Earlier this week The Office for Tax Simplification (OTS) published its review of VAT – the first of its kind since the introduction of VAT over forty years ago.
The review will come before VAT is due to go digital in 2019, as part of HM Revenue & Customs’ (HMRC) ‘Making Tax Digital’ scheme. Under the scheme, all businesses will have to report VAT digitally using cloud accounting software.
The review of VAT – which raises around £120 billion each year – looks at many of the complexities and burdens of the VAT system; one such matter is the potential impact of either raising or lowering the VAT registration threshold. Currently, businesses with a taxable turnover of under £85,000 are not liable to registration, but there is speculation the threshold will be lowered to companies with a turnover of up to £43,000; this could see up to 600,000 small businesses being affected and brought within the VAT net.
There are four potential options being tabled:
- Lower the VAT threshold so that it is nearer to the general European thresholds which currently sit at around £45,000. While this figure is still relatively high, the feeling was that in time UK businesses would accept the idea, as it was in line with counterparts and it would remove any anti- competition issues.
- Leave the threshold where it is.
- Leave the threshold where it is, but have a smoothing or transition period for businesses newly liable to registration, to ease the burden in the first year or so.
- Significantly increase the threshold to say £250,000 or even £500,000 and take most small businesses out of the regime; the threshold is then at a level that is unlikely to ‘stunt growth’, but would significantly reduce the administration and cost burden for the large majority of smaller businesses.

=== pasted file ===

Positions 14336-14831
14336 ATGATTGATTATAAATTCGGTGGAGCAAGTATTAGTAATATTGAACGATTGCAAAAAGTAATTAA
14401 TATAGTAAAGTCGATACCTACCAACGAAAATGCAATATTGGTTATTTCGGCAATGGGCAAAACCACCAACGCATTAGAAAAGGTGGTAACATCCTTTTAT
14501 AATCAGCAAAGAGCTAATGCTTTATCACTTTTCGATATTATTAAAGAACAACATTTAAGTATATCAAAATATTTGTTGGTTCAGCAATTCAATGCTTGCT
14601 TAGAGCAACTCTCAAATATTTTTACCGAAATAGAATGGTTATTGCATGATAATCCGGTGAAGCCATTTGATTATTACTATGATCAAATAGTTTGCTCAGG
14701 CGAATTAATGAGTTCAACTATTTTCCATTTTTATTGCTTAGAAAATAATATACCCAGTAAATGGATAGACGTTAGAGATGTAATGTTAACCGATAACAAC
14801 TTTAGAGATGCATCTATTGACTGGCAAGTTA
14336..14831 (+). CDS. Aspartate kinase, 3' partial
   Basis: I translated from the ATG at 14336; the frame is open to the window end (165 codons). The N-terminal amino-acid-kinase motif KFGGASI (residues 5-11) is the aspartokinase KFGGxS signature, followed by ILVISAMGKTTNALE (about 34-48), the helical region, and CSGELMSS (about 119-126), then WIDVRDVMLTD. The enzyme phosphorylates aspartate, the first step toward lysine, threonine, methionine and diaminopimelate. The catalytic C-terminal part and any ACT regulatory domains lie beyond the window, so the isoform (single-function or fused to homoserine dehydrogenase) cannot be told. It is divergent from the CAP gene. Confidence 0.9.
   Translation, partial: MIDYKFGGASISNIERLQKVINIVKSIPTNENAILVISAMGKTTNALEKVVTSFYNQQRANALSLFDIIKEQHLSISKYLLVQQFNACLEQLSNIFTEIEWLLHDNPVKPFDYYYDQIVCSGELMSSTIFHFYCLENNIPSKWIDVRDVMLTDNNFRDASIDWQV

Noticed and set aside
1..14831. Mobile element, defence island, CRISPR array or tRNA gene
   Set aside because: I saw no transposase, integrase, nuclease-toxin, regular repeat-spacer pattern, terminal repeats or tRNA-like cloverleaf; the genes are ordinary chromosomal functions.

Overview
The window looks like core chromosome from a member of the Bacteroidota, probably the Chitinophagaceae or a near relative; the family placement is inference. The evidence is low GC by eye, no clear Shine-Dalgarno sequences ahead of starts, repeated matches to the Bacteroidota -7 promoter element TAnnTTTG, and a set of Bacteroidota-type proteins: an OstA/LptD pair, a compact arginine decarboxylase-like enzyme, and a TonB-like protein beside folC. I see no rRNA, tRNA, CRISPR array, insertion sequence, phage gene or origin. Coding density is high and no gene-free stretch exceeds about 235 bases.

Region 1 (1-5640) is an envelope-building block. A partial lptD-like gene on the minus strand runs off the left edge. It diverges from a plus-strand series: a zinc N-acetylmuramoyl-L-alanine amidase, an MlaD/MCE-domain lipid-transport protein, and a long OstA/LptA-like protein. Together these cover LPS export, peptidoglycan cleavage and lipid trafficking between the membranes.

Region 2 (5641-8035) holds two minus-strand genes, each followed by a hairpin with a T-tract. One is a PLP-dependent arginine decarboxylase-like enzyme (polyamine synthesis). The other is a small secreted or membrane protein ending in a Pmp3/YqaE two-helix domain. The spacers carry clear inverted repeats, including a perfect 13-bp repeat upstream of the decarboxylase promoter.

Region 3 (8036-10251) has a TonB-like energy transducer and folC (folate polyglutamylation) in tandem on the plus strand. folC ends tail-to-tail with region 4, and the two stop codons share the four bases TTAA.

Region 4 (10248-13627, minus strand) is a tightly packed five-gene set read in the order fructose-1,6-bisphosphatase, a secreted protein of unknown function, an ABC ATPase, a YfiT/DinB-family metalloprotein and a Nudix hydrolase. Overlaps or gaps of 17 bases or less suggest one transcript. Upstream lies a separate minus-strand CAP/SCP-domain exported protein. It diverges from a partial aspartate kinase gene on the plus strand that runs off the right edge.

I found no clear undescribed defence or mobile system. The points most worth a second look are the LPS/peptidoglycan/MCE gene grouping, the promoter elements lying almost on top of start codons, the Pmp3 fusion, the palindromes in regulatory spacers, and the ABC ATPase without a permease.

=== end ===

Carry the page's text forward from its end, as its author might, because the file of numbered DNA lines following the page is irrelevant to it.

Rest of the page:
In terms of the threshold, the OTS warns of a significant disadvantage for largely labour-based sole proprietors who hover above it, compared to those not registered. A registered plumber, for example, could be forced to charge 20 per cent more in VAT decreasing his or her competiveness. It said this disadvantage can stifle expansion by not taking on an extra employee or stopping work for a period of time solely to avoid hitting the VAT threshold. It warned that it can also lead to illegal practices, such as supressing income.
Simon Anslow, VAT Accounting Partner said:
“There is a view that the current threshold level is stunting overall small business growth and it appears some businesses are deliberately restricting trade to stay beneath the level. This in turn is leading to resentment from those businesses that are VAT registered, who believe that they are being commercially disadvantaged by those who are not registered and not charging VAT.
“It will be interesting to see which option the Chancellor opts for with small businesses already under pressure gearing up for Making Tax Digital plans and the changes that Brexit will bring”.